A woman was recently charged with the murder of her husband. Apparently, this was not the first time that she had paid “hit-man” to eliminate him. It is not unusual to read of partners who have either contemplated, attempted or committed murder.
Doreen Dufresne, of Port Orange, USA, sought a hit-man to kill her estranged husband just before he removed her from his insurance policy. Mathew Winkler, a respected preacher was murdered by his wife, Mary, who said she was fed up with him for being extremely critical and cruel.
Studies indicate half of spousal homicide offenders are wives. Husbands generally are seen as abusers in most cases so how does the wife become the offender? It is argued that the wife who continued staying in an abusive relationship is unable to take on further abuse as it escalates to unmanageable levels and she commits the offence in self-defense.
When love and intimacy turns sour, feelings of anger, unresolved conflicts, rejection, turns to resentment and eventually hate becomes the fruit, the relationship becomes challenged.
In these circumstances, hate serves as the dominant emotion that overrides all others, the feelings are communicated powerfully through actions and is intense in intimate relationships.
Women who have seemed secure in relationships have turned against their partners in the most unexpected manner. When Mary Winkler shot her husband Mathew; she was frustrated because in her confession, she was needing his love, approval, affirmation and affection.
Interestingly, as he lay on the floor bleeding profusely, the last words he whispered to his wife as he gasped for breath were; “Why? Mary, why?” The response from his wife was simple, yet mind-blowing under the circumstances. All she said to him was “I Love you Mathew... I love you.” The brutal act was led by a love-hate relationship.
In the book, In the Name of Love, one who killed his wife had this to say: “You don’t always kill a woman or feel jealous about a woman or shout at a woman because you hate her. No. Because you love her, that’s love.” No doubt, love can be extremely dangerous, and people have committed the most horrific crimes in the name of love.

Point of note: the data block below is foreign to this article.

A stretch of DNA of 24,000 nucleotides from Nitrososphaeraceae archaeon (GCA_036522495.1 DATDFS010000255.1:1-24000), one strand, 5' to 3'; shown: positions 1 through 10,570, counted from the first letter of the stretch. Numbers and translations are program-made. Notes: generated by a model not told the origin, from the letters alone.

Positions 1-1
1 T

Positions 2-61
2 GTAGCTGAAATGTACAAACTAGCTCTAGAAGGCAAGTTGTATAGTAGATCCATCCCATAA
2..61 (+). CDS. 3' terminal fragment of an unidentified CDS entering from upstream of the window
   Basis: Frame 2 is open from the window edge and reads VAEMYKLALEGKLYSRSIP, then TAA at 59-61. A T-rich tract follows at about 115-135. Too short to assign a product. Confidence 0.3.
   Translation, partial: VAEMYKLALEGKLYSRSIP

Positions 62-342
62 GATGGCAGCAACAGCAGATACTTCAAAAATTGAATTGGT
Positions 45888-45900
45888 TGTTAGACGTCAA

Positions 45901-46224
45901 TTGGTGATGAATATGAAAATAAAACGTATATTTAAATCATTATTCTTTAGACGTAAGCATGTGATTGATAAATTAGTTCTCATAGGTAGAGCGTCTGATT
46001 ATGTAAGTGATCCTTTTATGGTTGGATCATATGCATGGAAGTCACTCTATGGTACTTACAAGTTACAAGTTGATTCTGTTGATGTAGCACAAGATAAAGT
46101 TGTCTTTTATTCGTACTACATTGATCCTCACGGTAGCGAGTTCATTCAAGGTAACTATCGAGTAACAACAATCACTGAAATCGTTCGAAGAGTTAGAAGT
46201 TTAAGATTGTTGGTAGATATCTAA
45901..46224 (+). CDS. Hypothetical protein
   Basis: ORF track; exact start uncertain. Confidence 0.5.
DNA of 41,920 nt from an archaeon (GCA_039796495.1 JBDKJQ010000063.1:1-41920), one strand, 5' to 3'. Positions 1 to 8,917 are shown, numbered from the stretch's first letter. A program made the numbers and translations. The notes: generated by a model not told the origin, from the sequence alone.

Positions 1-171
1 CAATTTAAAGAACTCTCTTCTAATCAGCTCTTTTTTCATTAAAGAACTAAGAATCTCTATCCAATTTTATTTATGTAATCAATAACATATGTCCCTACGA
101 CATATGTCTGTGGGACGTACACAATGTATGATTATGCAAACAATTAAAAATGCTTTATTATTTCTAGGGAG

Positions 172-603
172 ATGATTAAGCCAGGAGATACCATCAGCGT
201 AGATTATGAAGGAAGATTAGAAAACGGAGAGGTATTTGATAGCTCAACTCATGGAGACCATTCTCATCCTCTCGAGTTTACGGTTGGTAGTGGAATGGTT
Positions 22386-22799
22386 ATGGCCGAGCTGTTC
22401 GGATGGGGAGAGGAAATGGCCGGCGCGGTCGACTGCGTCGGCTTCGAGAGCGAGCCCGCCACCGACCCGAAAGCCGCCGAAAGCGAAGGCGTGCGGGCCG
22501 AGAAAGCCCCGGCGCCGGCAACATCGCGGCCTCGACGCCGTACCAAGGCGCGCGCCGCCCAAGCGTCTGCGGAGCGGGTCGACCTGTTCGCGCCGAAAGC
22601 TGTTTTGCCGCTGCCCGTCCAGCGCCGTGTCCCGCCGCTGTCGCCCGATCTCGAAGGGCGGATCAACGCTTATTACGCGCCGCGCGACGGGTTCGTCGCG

When a partner focuses attention on their partner’s goodwill, they have intense feelings of love. On the other hand, when they become insecure out of their perceived bad deeds, then the hate feelings become a reality.
It is not uncommon then to hear one say: “Sometimes I love you, sometimes I hate you. But when I hate you, it’s because I love you,” (Nat King Cole). Emotional experiences are dynamic and different experiences and circumstances often dictate emotional attitude toward the same partner.
Studies indicate that there are various reasons why one would murder their partners; Temper tantrum killer individuals are prone to violent outbursts when their needs are not met. There’s also the “narcissistic killer,” someone who harms those who no longer fulfill their needs.
Another is the Abandonment killer who commits murder because they have been rejected and abandoned for someone else. The Sociopathic killer a charming individual who knows the good and bad but doesn’t care.
While people commit murder for various reasons, they do so mainly because they feel the victim of injustice and have no recourse. They are at the time thinking about themselves and how they can find freedom if they get rid of the prisoner, their spouse who is causing them pain while they feel helpless.
If a relationship causes you so much stress that you begin to think about death of yourself or your spouse, then it is time to take a break and seek support before you destroy yourself and the lives of others. What is the point of spending the rest of your life behind bars?
The writer is a Relationship Coach and Author, Marriage Built to Last. You can reach her on; www.jenniekarina.co.ke